GOVERNMENT’S intention to dispose of excess live elephants at a large commercial scale, is one of the noble investments Zimbabwe can make for the future of its people; to biodiversity; and also to expedite the implementation of effective wildlife management systems.
Seeing there is no shortage of wild animals in Zimbabwe, and that there is strong global demand, Government has resolved to offload some of its stock to the elephant-deprived countries of France, China and the United Arab Emirates.
There are nearly 80 000 elephants in the country’s game reserves and that’s twice as much Zimbabwe’s finite resources can handle.
A herd this big can be a nightmare for any developing country where conservation ranks low on the economic priority list.
Selling the excess elephants – numbering over 40 000 – will eliminate competition and conflict for limited resources such as water, forage and habitat between the animals themselves, and with humans.
An adult animal gallops no less than 200 litres of water each day. That’s approximately 16 million litres of water per day for all Zimbabwe’s herd, enough to nourish a small town like Rusape and its 30 000 residents.
In Hwange, which hosts the country’s biggest animal reserve with 43 000 elephants, water is a perennial challenge.
The area lies in agro-ecological zone 5, the driest region in the whole of Zimbabwe, where annual precipitation is below 400mm.
Some $500 000 will be needed annually to quench the great thirst of the animals at Hwange National Park alone, Mr Geoffreys Matipano, conservation director at Parks and Wildlife Authority of Zimbabwe told Bloomberg in December.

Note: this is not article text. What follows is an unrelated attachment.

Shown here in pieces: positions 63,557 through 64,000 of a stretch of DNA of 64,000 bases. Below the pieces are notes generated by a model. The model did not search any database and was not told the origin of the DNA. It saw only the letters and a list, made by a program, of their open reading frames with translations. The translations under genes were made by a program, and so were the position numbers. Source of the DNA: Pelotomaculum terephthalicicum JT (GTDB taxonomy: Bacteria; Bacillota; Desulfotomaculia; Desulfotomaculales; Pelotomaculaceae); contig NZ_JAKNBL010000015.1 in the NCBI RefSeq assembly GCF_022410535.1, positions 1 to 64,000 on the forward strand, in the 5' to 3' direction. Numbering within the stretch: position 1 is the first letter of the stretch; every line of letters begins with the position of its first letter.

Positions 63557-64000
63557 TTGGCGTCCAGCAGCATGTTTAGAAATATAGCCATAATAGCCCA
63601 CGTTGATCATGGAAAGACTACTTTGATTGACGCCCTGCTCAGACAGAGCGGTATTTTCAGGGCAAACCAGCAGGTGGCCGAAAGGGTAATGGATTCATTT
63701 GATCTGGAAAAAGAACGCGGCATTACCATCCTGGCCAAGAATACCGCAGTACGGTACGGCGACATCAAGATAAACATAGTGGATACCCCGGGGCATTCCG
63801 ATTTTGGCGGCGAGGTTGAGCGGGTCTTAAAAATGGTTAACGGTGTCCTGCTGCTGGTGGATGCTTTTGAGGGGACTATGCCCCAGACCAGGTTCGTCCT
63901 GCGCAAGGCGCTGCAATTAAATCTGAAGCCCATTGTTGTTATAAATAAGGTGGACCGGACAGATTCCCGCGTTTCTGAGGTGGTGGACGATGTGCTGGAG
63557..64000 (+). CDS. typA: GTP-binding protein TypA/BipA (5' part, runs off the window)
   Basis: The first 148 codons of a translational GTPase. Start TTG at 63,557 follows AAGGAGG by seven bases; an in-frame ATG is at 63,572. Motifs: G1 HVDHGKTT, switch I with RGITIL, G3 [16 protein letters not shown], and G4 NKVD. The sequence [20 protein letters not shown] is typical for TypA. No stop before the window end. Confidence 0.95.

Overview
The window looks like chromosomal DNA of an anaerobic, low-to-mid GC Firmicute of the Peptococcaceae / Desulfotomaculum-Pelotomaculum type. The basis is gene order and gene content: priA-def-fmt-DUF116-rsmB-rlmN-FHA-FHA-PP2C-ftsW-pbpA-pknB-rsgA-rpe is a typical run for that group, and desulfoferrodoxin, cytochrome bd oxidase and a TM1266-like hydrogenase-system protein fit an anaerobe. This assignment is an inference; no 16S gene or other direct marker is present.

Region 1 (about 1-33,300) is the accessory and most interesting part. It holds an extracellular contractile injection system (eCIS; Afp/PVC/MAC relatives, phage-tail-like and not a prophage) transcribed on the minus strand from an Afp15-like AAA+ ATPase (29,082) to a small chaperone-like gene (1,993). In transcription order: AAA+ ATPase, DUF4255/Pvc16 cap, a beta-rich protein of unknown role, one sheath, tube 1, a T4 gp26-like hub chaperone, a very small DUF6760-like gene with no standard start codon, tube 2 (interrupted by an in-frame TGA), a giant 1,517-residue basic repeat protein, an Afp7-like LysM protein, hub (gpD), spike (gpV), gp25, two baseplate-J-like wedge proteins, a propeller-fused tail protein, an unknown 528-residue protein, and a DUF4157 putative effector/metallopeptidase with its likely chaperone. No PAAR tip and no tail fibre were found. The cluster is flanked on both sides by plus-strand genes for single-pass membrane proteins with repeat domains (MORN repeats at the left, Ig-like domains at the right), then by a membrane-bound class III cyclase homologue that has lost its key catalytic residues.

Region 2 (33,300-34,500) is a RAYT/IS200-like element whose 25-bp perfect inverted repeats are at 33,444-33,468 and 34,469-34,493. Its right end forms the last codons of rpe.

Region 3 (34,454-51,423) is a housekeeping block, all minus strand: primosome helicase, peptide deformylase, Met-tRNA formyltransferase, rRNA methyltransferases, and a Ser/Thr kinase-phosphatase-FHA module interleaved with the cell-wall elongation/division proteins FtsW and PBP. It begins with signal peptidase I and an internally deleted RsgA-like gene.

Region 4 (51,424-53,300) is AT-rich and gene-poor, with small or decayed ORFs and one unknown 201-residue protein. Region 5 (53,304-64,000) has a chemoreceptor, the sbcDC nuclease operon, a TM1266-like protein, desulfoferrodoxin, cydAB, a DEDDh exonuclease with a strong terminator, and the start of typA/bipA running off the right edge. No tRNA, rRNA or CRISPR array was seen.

But live sales cuts this cost significantly and rakes in extra income that helps expand conservation beyond elephants, but also to include the different wildlife species around Zimbabwe.
Parks and Wildlife Authority spokesperson Ms Caroline-Washaya Moyo refused to provide data on the actual cost of each elephant, but it is understood that it can reach up to $60 000.
This could mean Zimbabwe earned over $400 000 when it shipped a family of seven elephants to the UAE late last year.
Earnings from the sale of 10 elephants will be enough to deliver a year’s water supply to the herd at Hwange National Park, hosting 28 000 more elephants than it can accommodate.
Wildlife trade is now a multi-billion dollar business. In the best case scenario, Zimbabwe could earn $2,4 billion assuming its excess herd is offloaded for the top price of $60 000.
There are numerous variables to consider before this data can be treated as fact. But this gives one a rough idea of what is that at stake. I doubt the Government of Zimbabwe’s decision to sell has been motivated by money.
Environment, Water and Climate Minister Saviour Kasukuwere Saviour Kasukuwere and Tourism and Hospitality Industry Minister Walter Mzembi have both affirmed to the global press the country’s elephant population was overstocked and difficult to manage.
And even when the potential earnings were a true motivating factor, so what? The country has a right to draw income from its natural resources, surely.
Wildlife is a natural resource in Zimbabwe, key to socio-economic development and deserving of national protection.
Disposing excess stock will not in any way diminish the socio-economic and environmental roles played by elephants in Zimbabwe. In more ways than one, these functions will be enhanced.
Better than culling
Worldwide, elephants are an endangered species, but in Zimbabwe they endanger human lives and livelihoods, and destroy biodiversity.
Countless media reports speak of the damage visited on crops and native forests by elephants, the biggest mammal on land weighing up to 6 000kg.